Excitement. Hope. Fear.
Moving is an adventure no matter how you look at it.
When our family was preparing to move to South Carolina, I knew that I was moving away from the people and places that I knew. Sure, I had traveled out of my home state. But, not to live elsewhere.
It was a big move.
It was a good occasion for me to ask what it is that makes a house into a home. What makes the unfamiliar and strange into the familiar and comfortable?
I need to be able to make a home anywhere for my family.
I think the biggest fear lurking in my heart was of losing that sense of comfort, belonging, and order that comes with having a place to call home. There is that sense of fear when pulling out of the driveway of one place where your home has been, to not come back.
All the things are packed, the house is empty, there is nothing to do, but to go on.
The memories that have been built here spring to mind. Am I leaving happiness behind, too? Was it the right decision? I have felt this each time I have left a house.
Yet, the memories that are in the homes we are moving away from were made with the same smiles and the same hands that we take with us.
It is what took PLACE in those homes that made them more than just the houses that they were when we first moved in. And, like the woman of Proverbs 31, we can laugh at the time to come. We simply need, by faith, to roll up our sleeves and to, with our own hands, make a home.
It takes handmade to make homemade and nothing can make a home but our hands.
So, what are those things that make a home? What do I need to make my family feel secure, comfortable, and happy in a new house? When we wake up in the morning and blink with the realization that we are not in our familiar surroundings, what do we need to do?
I am a list maker. So I made a list. Not a list for the practical, get ‘r done, needs (although I did have those. I think.) A more fun list. I was trying to figure out what makes my family “coselig”. And guess what? It is not the stuff. Although, don’t get me wrong, having the stuff arranged to more easily make these things happen, is part of how we make a new house from just a house into a home.
This list has been helpful to me. And it still is. When I feel like we are falling a bit off track, like I am spending my days spinning wheels instead of building relationships with my kids and husband, this list has been a good reference point for me. Not comprehensive, sure. But it’s a start.
Each family is unique, but I hope this gets your idea juices flowing. Leave a comment and let me know what your moving tips are or how you make a home. Whether you just moved, are moving in the future, or are staying in the same home for fifty years:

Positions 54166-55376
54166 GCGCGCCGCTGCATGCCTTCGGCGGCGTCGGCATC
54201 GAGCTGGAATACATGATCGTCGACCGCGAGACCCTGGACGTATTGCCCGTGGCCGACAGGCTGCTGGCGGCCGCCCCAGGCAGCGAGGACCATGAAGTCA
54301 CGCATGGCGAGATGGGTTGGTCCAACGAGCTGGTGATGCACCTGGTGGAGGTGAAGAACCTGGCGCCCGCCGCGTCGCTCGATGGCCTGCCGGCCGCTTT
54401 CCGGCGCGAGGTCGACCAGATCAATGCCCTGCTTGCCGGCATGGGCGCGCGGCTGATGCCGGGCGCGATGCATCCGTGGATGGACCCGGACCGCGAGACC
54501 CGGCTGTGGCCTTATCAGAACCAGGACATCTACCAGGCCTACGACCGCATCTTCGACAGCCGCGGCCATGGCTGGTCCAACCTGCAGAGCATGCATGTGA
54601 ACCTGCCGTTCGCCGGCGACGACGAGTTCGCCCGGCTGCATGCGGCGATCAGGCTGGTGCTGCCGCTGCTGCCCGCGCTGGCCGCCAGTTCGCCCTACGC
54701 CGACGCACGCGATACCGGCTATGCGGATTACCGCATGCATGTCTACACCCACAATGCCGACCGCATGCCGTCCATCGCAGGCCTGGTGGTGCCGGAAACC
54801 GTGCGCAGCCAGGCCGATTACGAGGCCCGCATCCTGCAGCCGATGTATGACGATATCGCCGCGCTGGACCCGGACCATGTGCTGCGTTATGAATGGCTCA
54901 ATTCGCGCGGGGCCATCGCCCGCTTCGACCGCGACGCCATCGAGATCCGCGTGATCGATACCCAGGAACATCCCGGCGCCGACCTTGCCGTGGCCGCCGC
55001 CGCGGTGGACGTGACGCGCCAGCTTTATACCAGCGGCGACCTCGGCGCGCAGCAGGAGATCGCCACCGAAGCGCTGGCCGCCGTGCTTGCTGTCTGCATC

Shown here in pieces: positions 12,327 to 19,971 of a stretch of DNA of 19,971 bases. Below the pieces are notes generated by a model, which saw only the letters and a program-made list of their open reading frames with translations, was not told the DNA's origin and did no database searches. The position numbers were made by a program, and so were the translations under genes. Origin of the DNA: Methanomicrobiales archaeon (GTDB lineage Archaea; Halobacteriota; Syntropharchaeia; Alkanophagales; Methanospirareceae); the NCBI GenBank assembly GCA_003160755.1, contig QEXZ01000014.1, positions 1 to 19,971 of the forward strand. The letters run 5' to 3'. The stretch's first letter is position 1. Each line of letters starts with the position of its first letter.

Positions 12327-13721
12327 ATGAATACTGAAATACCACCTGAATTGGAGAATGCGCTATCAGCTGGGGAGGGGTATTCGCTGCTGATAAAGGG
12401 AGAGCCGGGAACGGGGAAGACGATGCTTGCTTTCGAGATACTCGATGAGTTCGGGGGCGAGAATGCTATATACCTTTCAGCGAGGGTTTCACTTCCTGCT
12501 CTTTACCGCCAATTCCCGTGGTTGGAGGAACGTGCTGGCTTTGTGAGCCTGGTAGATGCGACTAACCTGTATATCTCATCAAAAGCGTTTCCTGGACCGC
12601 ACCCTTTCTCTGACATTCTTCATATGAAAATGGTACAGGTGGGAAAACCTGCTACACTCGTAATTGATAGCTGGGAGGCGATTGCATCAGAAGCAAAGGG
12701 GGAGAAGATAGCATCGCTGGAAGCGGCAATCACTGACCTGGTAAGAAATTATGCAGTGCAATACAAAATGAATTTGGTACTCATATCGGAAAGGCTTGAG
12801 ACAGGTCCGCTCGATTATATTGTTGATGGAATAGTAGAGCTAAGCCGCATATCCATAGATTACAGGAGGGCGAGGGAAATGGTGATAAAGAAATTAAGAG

- Home Cooked Food: nothing baptizes a new house into becoming your family’s home like your family’s favorite food being whipped up in the kitchen. It may not be happening your first night, but once you are in the swing of home cooked meals, that place is becoming home.
Tip: Pack your most frequently used cooking items together to be unpacked in the kitchen first. For example: your most basic serving spoons, along with a couple pots and pans. Mark it as your “Kitchen First” box. You don’t want to have to unpack the entire kitchen to make a basic meal. Don’t forget to pack paper plates, plastic utensils, disposable cups, and paper towels in your “First Off” box, or alternatively, to purchase them before Move-In Day.
- 2. The Family Meal: and add a candle. I have found that having candles at the center of the table during dinner seems to bring focus on each other and conversation during dinner. It definitely adds a cozy factor!
Tip: I packed my favorite table runner along with a small centerpiece in our “First Off” box. Having the dining table clean with a pretty, familiar table runner and centerpiece added an anchor of order and beauty amid the massive disorder of tons of boxes in various stages of unpacking around me. It shouts encouraging words to me like, “Yes! It can be done! Disorder is not final!”
Plus it gave us a nice place to eat.
Bonus: Send your kids to find some branches, flowers, and rocks from your new habitat. Use them to fill a glass jar (or even a plastic cup, whatever is unpacked!). Make it your dining table centerpiece, it mixes a bit of the old and the new. Your kids will love having participated and it helps them claim their new surroundings as their own. It is also no small benefit to give them something to do (outside!) when you are up to your eyeballs in packing peanuts.